When I call my bank, a couple things happen before the call is connected. A reverse look-up on my phone number identifies me so my accounts can be retrieved from Siebel CRM. Then the system anticipates why I’m calling based on recent transactions. In this example, it sees that I was just charged a foreign currency fee, so it assumes that’s the reason I’m calling. It puts all the relevant information on the customer service rep’s screen as it connects the call. When I complain about the fee, the rep immediately sees I’m a great customer and I travel lots, so she suggests switching me to their traveler’s card that doesn’t have foreign transaction fees.
That technology is powered by a product called Oracle Real-Time Decisions, a rules engine built to execute very quickly, basically in the time it takes the phone to ring once. So let’s combine the power of that product with our new-found mobile cookie and provide contextual customer interactions in real-time.
Our first opportunity comes when a customer crosses a pre-defined geo-fence, typically a boundary around the store. Context is the key to our interaction: that’s the customer (known or anonymous), the time of day and day of week, and location. Thomas near the downtown store on a Wednesday at noon means he’s heading to lunch. If he were near the mall location on a Saturday morning, that’s a completely different context. But on his way to lunch, we’ll let Thomas know that we’ve got a new shipment of ASICS running shoes on display with a simple text message.
We used the context to look-up Thomas’ past purchases and understood he was an avid runner. We used the fact that this was lunchtime to select the type of message, in this case an informational message instead of an offer. Thomas enters the store, phone in hand, and walks to the shoe department. He scans one of the new ASICS shoes using the convenient QR Codes we provided on the shelf-tags, but then he starts scanning low-end Nikes. Each scan is another opportunity to both learn from Thomas and potentially interact via another message. Since he historically buys low-end Nikes and keeps scanning them, he’s likely falling back into his old ways. Our marketing rules are currently set to move loyal customer to higher margin products. We could have set the dials to increase visit frequency, move overstocked items, increase basket size, or many other settings, but today we are trying to move Thomas to higher-margin products.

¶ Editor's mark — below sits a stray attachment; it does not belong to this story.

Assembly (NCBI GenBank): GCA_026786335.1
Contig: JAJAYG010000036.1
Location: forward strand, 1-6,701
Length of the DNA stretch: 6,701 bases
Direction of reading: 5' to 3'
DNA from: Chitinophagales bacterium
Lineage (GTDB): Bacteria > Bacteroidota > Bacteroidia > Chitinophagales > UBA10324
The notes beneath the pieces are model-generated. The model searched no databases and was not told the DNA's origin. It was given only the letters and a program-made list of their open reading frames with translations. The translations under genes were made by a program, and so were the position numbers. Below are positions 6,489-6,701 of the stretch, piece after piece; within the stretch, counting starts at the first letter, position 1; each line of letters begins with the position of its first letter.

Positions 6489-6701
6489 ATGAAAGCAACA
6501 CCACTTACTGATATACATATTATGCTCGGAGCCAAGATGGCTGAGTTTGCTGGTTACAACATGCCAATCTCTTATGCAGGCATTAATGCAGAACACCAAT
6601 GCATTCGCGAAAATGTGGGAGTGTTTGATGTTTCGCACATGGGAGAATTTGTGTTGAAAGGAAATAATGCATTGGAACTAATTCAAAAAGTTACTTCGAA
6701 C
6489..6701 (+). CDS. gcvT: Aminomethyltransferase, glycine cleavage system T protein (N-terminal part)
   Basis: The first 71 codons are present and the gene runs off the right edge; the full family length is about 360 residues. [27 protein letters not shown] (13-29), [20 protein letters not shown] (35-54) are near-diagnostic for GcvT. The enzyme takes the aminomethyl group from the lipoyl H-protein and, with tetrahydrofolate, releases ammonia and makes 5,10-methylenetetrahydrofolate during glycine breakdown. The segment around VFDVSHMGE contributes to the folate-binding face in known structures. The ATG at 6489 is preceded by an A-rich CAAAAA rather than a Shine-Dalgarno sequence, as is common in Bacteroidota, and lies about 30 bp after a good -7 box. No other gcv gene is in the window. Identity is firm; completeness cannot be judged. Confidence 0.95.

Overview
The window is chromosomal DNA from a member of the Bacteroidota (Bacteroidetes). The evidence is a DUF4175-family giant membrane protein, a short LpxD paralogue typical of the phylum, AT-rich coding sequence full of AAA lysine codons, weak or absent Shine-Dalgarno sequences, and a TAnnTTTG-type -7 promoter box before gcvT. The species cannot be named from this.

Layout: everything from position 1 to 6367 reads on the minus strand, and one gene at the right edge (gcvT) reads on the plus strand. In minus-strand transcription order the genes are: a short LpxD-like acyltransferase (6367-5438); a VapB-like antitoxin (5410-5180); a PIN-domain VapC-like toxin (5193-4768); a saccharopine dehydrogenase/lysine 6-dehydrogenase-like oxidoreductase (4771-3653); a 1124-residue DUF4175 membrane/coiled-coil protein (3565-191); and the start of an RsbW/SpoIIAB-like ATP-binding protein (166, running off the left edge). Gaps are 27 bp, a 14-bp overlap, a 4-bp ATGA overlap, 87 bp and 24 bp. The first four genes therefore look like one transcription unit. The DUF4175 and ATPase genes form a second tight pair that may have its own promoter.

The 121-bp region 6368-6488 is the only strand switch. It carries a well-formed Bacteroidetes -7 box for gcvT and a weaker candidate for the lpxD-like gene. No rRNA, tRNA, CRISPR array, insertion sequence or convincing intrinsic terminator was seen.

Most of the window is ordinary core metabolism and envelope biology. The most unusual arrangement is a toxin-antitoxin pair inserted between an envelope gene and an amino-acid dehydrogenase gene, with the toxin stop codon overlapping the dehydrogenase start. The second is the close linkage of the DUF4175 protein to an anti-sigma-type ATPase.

We send Thomas another text message, this time it’s a personalized offer for 10% off ASICS good for 24 hours. Offering him a discount on Nikes would be throwing margin away since he buys those anyway. We are using our marketing dollars to change behavior that increases the long-term value of Thomas. He decides to buy the ASICS and scans the discount code on his phone at checkout.
Checkout is yet another opportunity to interact with Thomas, so the transaction is sent back to Oracle RTD for evaluation. Since Thomas didn’t buy anything with the shoes, we’ll print a bounce-back coupon on the receipt offering 30% off ASICS socks if he returns within seven days. We have successfully started moving Thomas from low-margin to high-margin products.
In both of these marketing scenarios, we are able to leverage data in near real-time to decide how best to interact with the customer and lead to an increase in the lifetime value of the customer. The key here is acting at the moment the customer shows interest using the context of the situation. We aren’t pushing random products at haphazard times. We are tailoring the marketing to be very specific to this customer, and it’s the technology that allows this to happen in near real-time.
As we enable more right-time integrations and interactions, retailers will begin to offer increased service to their customers. Localized and personalized service at scale will drive loyalty and lead to meaningful revenue growth for the retailers that execute well. Our industry needs to support Commerce Anywhere…and commerce anytime as well.